For a brief moment after its introduction at the 1977 Geneva Motor Show, it seemed that Porsche’s 928 was THE car. Very much the antithesis of everything traditionally Porsche by being front engined and watercooled, the 928 was a bold move by the German manufacturer. The ingenious Weissach rear axle and the instrument binnacle that moved with the steering wheel as it was adjusted were testament of the amount of thought put into the intended, over time at least, 911 successor.
With a body composed of mostly rounded forms and compound curves the 928 also went against the stream of the vast majority of late seventies car designs. Being crowned 1978 European Car Of The Year; that title carrying considerably more marketable prestige compared to today, was icing on the cake, although the events would illustrate that the 928 would not Continue reading “Bringing Home the Dacon”
A brave attempt at autonomy snuffed out before its time.
Large country though it is – the fifth largest in the world by area – the República Federativa do Brasil has never had a national car maker of any far-reaching market significance. Foreign makers had, and continue to have factories that produce cars in Brazil of course: Volkswagen, Alfa Romeo, Chrysler, Fiat and Ford to name the major ones, and also exiles such as DKW, Borgward, Kaiser and Willys who with varying degrees of success sought to prolong their activities in Brazil, after the feasibility of the business case in their home countries evaporated.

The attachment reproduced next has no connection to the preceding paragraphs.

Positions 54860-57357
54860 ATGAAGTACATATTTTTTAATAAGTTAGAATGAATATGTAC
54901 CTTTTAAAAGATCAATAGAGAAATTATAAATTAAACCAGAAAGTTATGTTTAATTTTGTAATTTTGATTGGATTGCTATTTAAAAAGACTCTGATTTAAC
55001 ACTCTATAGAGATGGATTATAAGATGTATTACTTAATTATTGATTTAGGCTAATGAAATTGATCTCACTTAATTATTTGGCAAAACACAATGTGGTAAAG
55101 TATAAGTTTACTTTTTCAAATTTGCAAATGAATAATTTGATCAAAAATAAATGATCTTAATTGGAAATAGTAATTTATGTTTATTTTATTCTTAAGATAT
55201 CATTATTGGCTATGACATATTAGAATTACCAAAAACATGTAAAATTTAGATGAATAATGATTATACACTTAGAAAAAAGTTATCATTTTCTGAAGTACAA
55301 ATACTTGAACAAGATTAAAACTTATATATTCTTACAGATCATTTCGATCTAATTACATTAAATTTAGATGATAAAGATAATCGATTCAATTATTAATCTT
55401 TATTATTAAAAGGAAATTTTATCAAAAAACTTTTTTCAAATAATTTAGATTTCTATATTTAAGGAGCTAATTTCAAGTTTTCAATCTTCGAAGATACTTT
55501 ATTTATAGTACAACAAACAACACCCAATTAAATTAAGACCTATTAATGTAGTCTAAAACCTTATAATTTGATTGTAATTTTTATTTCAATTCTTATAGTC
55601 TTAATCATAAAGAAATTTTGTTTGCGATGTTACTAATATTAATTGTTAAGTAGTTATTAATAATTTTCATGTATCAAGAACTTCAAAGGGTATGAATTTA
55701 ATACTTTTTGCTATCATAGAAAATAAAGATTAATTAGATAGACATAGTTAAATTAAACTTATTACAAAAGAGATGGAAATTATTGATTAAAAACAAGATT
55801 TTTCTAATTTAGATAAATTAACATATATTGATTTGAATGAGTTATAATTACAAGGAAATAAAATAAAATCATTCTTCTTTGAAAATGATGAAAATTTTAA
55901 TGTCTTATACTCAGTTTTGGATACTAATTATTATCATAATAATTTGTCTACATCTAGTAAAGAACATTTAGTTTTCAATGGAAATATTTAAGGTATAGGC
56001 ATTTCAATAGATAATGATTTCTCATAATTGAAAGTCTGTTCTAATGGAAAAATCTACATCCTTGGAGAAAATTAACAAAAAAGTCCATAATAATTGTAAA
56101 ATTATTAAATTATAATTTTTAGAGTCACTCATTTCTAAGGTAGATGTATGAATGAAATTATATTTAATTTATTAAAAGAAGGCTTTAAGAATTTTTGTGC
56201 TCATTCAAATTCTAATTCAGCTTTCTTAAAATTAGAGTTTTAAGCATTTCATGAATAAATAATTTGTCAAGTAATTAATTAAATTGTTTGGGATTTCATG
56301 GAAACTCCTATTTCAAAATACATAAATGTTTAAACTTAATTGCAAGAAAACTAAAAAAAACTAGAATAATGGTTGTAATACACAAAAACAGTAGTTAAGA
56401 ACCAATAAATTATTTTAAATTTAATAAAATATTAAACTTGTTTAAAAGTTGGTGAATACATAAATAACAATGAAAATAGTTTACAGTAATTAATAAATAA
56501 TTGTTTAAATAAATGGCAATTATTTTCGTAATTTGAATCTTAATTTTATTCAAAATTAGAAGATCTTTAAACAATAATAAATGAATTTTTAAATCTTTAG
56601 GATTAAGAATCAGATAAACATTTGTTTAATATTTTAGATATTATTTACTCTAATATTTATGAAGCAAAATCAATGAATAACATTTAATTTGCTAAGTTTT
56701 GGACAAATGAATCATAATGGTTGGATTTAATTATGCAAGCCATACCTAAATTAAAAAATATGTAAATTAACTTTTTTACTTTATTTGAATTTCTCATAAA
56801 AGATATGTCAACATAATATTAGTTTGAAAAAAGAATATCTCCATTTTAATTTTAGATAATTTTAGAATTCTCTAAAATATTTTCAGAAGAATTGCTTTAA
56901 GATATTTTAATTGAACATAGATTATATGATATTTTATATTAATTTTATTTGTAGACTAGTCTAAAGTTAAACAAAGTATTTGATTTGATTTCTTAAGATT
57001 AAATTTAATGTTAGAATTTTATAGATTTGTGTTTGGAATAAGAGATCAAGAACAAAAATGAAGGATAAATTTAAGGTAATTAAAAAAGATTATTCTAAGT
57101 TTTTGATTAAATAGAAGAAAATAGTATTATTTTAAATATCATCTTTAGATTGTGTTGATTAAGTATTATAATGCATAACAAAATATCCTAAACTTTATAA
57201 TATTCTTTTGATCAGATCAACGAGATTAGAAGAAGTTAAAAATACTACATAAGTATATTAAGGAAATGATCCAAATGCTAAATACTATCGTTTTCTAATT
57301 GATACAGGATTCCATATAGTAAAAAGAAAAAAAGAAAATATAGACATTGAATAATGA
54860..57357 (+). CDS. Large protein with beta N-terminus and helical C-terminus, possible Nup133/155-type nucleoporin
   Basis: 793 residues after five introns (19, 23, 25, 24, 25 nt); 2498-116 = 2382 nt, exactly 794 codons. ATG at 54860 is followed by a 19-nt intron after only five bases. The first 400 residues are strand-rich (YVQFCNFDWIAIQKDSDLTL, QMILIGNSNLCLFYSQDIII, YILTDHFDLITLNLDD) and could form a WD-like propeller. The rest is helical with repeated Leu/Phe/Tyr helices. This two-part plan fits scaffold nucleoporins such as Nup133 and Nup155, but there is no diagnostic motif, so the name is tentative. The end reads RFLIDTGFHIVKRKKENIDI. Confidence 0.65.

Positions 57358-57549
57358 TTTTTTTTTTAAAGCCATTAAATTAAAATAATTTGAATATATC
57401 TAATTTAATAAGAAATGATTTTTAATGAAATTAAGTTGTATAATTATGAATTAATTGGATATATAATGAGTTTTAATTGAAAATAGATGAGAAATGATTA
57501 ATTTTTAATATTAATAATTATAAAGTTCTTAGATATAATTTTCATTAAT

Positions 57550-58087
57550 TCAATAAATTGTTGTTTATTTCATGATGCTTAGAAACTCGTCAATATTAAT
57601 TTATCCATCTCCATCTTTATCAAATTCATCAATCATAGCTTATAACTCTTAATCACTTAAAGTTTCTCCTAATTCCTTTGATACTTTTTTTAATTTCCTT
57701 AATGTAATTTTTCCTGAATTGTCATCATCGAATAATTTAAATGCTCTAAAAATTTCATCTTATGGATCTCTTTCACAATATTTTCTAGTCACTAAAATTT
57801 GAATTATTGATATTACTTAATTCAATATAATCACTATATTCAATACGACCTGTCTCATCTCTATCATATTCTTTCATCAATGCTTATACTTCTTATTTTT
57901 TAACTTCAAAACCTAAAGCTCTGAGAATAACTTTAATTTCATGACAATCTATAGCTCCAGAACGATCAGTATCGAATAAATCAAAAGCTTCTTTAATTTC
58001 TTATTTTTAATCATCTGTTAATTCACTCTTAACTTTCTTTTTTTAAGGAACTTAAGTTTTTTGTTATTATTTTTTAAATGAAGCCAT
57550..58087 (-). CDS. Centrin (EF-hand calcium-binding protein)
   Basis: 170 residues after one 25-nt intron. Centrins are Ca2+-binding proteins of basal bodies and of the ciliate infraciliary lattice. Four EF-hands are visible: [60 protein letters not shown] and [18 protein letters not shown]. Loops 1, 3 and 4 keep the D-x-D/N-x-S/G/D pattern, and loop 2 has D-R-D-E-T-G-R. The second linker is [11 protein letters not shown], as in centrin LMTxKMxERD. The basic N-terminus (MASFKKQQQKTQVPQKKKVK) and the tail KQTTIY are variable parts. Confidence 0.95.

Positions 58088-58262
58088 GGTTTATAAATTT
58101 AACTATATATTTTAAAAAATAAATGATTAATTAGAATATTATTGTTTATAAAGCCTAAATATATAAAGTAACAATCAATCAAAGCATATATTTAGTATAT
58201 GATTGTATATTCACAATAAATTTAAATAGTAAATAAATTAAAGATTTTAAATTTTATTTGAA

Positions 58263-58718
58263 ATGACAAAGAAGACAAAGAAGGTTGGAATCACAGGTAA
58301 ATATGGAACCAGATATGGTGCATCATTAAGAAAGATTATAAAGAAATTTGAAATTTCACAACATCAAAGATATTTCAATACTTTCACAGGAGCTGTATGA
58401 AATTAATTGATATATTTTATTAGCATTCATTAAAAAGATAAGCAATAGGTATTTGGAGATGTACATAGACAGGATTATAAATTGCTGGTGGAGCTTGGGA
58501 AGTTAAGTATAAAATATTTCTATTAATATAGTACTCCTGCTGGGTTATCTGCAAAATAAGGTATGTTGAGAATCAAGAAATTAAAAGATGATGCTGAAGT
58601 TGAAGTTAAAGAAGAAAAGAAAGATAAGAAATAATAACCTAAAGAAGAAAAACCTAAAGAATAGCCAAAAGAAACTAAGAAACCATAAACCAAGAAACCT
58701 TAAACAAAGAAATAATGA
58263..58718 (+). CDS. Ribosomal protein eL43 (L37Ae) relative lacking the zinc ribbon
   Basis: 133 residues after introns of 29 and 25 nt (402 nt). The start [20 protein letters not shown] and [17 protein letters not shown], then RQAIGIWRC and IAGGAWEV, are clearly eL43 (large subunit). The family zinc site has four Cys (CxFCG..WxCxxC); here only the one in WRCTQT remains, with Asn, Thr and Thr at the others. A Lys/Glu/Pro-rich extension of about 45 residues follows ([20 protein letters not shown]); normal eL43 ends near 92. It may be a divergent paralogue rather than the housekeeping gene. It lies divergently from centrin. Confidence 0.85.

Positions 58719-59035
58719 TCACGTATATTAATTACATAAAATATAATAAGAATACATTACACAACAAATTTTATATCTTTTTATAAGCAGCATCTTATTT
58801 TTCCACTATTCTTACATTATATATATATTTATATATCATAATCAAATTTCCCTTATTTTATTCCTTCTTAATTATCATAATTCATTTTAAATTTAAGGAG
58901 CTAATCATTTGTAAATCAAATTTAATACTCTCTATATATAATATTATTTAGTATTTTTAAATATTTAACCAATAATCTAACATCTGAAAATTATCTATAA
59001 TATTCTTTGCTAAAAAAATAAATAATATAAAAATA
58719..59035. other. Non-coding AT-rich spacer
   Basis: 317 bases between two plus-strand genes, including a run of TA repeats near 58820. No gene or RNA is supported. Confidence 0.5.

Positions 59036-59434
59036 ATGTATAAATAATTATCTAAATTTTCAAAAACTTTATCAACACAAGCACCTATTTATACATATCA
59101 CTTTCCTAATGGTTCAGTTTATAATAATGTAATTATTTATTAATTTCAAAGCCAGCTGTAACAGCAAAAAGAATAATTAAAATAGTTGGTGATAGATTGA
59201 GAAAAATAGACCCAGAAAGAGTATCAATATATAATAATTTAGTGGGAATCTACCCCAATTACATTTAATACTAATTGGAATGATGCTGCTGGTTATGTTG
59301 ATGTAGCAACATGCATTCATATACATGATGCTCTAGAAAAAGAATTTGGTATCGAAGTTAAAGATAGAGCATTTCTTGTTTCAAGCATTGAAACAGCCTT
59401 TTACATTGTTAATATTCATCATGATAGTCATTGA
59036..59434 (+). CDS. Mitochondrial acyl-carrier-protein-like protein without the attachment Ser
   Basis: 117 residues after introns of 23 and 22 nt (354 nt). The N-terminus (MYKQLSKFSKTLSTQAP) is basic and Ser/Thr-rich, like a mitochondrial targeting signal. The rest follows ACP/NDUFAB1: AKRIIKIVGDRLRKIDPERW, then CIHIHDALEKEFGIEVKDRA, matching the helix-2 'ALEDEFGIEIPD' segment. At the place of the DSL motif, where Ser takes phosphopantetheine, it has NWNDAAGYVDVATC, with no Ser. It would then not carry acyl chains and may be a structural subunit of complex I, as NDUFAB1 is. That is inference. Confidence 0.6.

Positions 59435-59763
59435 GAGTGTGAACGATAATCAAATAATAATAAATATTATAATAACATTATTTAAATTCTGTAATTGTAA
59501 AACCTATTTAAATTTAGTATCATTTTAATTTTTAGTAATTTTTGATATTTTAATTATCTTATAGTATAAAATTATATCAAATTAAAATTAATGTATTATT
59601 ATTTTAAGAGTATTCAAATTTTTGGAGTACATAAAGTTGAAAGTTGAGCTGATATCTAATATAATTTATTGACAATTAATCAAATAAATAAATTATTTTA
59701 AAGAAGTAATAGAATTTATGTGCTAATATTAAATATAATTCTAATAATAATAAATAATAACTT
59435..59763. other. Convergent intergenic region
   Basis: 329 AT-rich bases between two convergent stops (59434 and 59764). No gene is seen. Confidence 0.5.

At the dawn of the 1960’s, Brazilian business tycoon Nelson Fernandes attempted to finally give his country its own car. Fernandes had become wealthy building country clubs and a large hospital through a fund-raising drive targeting affluent Brazilians. One of his funders (and friends) was Luis Carlos Fagundes, a director of Willys do Brasil. Together, they hatched plans to Continue reading “A Democrat Crushed By A Dictator”